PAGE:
Mr. Speaker, I rise today with honour and a great sense of pride in representing in this magnificent House the people of Crowfoot. It is a privilege to stand here today and address the members of parliament in my maiden speech.
Mr. Speaker, before I proceed, I commend you on your service in the Chair. A number of members have told the House about your service over the years. We appreciate it.
May I also make mention of and congratulate our Speaker on his victory? When he was chosen, he spoke about fulfilling a dream to serve as Speaker in the House. It is rare that we can fully achieve our dreams. I have come to realize that I will never fulfil all my dreams. I will never score the winning goal in a Stanley Cup playoff game or play in the PGA. Indeed, I will probably never throw a pitch in the World Series. Standing here today, however, I recognize that I have fulfilled one dream.
I therefore begin by sincerely thanking the numerous volunteers who selflessly and diligently assisted with my campaign. It was undoubtedly the collective effort of all those involved that resulted in my victory and the victory for the Canadian Alliance in a very difficult and, in some respects, very emotional campaign in Crowfoot.
I would like to thank God for allowing me the privilege of serving the people of Crowfoot and Him in parliament. I would also like to pay special tribute today to my family, to my parents and my in-laws, and to my wife Darlene and our two children, Kristen and Ryan, who are here with me today, in the gallery, as they are every day. If it were not for my family and their love and support, I would not be in this House.
Finally, I thank all the people of Crowfoot for bestowing their faith in me. I promise to respectfully and truthfully represent their views and concerns here. I pledge to work hard, with the same diligence that the majority of the people of Crowfoot demonstrate daily as they go about their occupations and their careers in our predominately rural riding.
As mentioned earlier, I would not be here if it were not for my family. I think it is safe to say that the majority of my colleagues share this with me. The family truly is the foundation of our society. Therefore, in order to have a socially and economically vibrant nation, it is imperative that we have strong families.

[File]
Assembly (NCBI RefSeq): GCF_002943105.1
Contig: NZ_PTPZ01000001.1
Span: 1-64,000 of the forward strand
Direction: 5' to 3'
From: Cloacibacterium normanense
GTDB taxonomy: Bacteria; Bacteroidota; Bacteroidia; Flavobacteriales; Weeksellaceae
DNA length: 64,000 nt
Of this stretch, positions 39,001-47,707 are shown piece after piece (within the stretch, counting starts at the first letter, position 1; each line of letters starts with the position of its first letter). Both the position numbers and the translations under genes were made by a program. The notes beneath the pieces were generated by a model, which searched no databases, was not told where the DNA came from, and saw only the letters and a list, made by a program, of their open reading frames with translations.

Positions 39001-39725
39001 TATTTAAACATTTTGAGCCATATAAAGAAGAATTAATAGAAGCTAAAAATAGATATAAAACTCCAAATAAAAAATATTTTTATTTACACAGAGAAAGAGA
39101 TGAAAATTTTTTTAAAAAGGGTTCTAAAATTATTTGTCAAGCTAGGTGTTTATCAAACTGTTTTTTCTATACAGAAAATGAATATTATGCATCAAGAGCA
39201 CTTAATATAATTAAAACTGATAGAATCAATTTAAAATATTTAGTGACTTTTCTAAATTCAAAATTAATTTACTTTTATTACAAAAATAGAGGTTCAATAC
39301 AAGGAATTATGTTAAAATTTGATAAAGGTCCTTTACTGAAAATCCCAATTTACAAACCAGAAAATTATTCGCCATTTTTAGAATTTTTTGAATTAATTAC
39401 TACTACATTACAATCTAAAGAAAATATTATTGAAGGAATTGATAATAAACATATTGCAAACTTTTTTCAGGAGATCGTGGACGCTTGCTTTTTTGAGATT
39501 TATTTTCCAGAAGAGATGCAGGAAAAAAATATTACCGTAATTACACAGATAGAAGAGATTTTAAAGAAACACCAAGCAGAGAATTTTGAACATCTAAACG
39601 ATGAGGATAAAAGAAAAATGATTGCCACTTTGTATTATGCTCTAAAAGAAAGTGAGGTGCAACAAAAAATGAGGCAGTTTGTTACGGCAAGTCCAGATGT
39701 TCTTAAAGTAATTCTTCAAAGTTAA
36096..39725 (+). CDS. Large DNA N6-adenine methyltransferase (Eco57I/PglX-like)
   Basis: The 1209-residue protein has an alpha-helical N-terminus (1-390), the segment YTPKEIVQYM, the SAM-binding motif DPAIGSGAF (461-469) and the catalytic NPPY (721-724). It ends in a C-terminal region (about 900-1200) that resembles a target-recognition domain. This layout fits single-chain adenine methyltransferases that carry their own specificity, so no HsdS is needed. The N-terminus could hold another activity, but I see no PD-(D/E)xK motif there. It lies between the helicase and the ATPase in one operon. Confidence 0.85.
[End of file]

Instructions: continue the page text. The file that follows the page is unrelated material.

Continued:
Yesterday's throne speech clearly indicates that this Liberal government does not share this view. I am thankful that this view is a view that is prevalent within the Canadian Alliance and among our many supporters.
Although there was mention in the throne speech of children and families and children and poverty, there was no talk of proposals for addressing the economic realities facing many Canadian families today, particularly those who are threatened with losing their jobs or with having less disposable income as we enter into these uncharted waters or uncertain economic times.
The government's pre-election mini-budget is, as the Leader of the Opposition pointed out yesterday, sadly outdated. It has been found sadly wanting. Clearly we need a 2001 budget that includes, among other things, more aggressive and immediate tax cuts. Since the Liberals took power in 1993, Canadians' disposable income has dropped by close to $2,200 for every taxpayer, and taxes have risen over 37 times. This is not the legacy to leave Canadians.
We now pay personal income taxes that are 56% higher than those of the average G7 country. As if cripplingly high taxes were not eroding Canadians' disposable income enough, this country's citizens are now being unfairly burdened with excessively high fuel prices, so prohibitively high that some cannot afford to pay their heating bills.
While the Prime Minister may, as he stated yesterday, just be getting warmed up to the position of Prime Minister, the fact is that many Canadians literally are finding themselves out in the cold. I, as a federal official, can provide little comfort and hope to the many distraught constituents who are writing letters, making phone calls and dropping in on our Crowfoot office.